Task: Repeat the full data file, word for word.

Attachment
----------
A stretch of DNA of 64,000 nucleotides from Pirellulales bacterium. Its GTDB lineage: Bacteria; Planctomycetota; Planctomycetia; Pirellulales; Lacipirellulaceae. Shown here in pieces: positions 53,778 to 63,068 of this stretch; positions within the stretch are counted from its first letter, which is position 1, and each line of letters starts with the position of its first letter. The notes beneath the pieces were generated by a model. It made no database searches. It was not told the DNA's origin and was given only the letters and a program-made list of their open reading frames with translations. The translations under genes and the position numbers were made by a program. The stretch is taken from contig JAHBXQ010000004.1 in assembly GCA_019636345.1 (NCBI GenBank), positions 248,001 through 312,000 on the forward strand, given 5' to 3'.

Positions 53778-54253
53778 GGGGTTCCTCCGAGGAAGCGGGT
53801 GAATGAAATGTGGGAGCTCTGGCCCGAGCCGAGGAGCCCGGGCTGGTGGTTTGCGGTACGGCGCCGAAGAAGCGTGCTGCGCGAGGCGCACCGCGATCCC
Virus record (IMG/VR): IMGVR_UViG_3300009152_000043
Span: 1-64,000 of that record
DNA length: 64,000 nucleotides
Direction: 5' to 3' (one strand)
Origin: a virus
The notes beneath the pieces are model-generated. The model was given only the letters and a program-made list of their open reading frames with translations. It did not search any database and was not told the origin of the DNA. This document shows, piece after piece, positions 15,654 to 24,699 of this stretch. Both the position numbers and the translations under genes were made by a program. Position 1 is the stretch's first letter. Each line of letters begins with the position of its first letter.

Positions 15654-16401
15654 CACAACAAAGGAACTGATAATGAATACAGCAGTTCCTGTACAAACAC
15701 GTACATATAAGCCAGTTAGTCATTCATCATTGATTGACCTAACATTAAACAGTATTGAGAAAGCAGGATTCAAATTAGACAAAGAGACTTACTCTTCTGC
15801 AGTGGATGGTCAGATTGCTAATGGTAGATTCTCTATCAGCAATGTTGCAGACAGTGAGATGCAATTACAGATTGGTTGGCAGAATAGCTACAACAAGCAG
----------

A stretch of DNA of 64,000 nucleotides from Pirellulales bacterium. Its GTDB lineage: Bacteria; Planctomycetota; Planctomycetia; Pirellulales; Lacipirellulaceae. Shown here in pieces: positions 53,778 to 63,068 of this stretch; positions within the stretch are counted from its first letter, which is position 1, and each line of letters starts with the position of its first letter. The notes beneath the pieces were generated by a model. It made no database searches. It was not told the DNA's origin and was given only the letters and a program-made list of their open reading frames with translations. The translations under genes and the position numbers were made by a program. The stretch is taken from contig JAHBXQ010000004.1 in assembly GCA_019636345.1 (NCBI GenBank), positions 248,001 through 312,000 on the forward strand, given 5' to 3'.

Positions 53778-54253
53778 GGGGTTCCTCCGAGGAAGCGGGT
53801 GAATGAAATGTGGGAGCTCTGGCCCGAGCCGAGGAGCCCGGGCTGGTGGTTTGCGGTACGGCGCCGAAGAAGCGTGCTGCGCGAGGCGCACCGCGATCCC
Virus record (IMG/VR): IMGVR_UViG_3300009152_000043
Span: 1-64,000 of that record
DNA length: 64,000 nucleotides
Direction: 5' to 3' (one strand)
Origin: a virus
The notes beneath the pieces are model-generated. The model was given only the letters and a program-made list of their open reading frames with translations. It did not search any database and was not told the origin of the DNA. This document shows, piece after piece, positions 15,654 to 24,699 of this stretch. Both the position numbers and the translations under genes were made by a program. Position 1 is the stretch's first letter. Each line of letters begins with the position of its first letter.

Positions 15654-16401
15654 CACAACAAAGGAACTGATAATGAATACAGCAGTTCCTGTACAAACAC
15701 GTACATATAAGCCAGTTAGTCATTCATCATTGATTGACCTAACATTAAACAGTATTGAGAAAGCAGGATTCAAATTAGACAAAGAGACTTACTCTTCTGC
15801 AGTGGATGGTCAGATTGCTAATGGTAGATTCTCTATCAGCAATGTTGCAGACAGTGAGATGCAATTACAGATTGGTTGGCAGAATAGCTACAACAAGCAG